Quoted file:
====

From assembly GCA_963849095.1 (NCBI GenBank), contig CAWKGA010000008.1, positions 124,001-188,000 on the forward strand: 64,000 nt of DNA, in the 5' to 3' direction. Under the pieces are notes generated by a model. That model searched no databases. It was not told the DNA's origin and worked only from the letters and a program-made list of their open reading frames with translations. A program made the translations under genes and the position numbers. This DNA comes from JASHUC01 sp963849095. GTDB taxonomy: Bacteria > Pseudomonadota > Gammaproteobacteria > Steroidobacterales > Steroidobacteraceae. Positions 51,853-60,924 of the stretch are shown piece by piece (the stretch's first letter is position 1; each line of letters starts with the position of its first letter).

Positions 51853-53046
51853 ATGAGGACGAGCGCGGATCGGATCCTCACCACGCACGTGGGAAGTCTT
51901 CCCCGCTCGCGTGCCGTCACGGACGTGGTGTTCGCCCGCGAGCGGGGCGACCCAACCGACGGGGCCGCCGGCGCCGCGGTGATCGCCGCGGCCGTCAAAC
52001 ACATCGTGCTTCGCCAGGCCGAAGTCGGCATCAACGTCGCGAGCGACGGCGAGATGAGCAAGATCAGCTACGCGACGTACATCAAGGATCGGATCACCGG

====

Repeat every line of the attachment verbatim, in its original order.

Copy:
From assembly GCA_963849095.1 (NCBI GenBank), contig CAWKGA010000008.1, positions 124,001-188,000 on the forward strand: 64,000 nt of DNA, in the 5' to 3' direction. Under the pieces are notes generated by a model. That model searched no databases. It was not told the DNA's origin and worked only from the letters and a program-made list of their open reading frames with translations. A program made the translations under genes and the position numbers. This DNA comes from JASHUC01 sp963849095. GTDB taxonomy: Bacteria > Pseudomonadota > Gammaproteobacteria > Steroidobacterales > Steroidobacteraceae. Positions 51,853-60,924 of the stretch are shown piece by piece (the stretch's first letter is position 1; each line of letters starts with the position of its first letter).

Positions 51853-53046
51853 ATGAGGACGAGCGCGGATCGGATCCTCACCACGCACGTGGGAAGTCTT
51901 CCCCGCTCGCGTGCCGTCACGGACGTGGTGTTCGCCCGCGAGCGGGGCGACCCAACCGACGGGGCCGCCGGCGCCGCGGTGATCGCCGCGGCCGTCAAAC
52001 ACATCGTGCTTCGCCAGGCCGAAGTCGGCATCAACGTCGCGAGCGACGGCGAGATGAGCAAGATCAGCTACGCGACGTACATCAAGGATCGGATCACCGG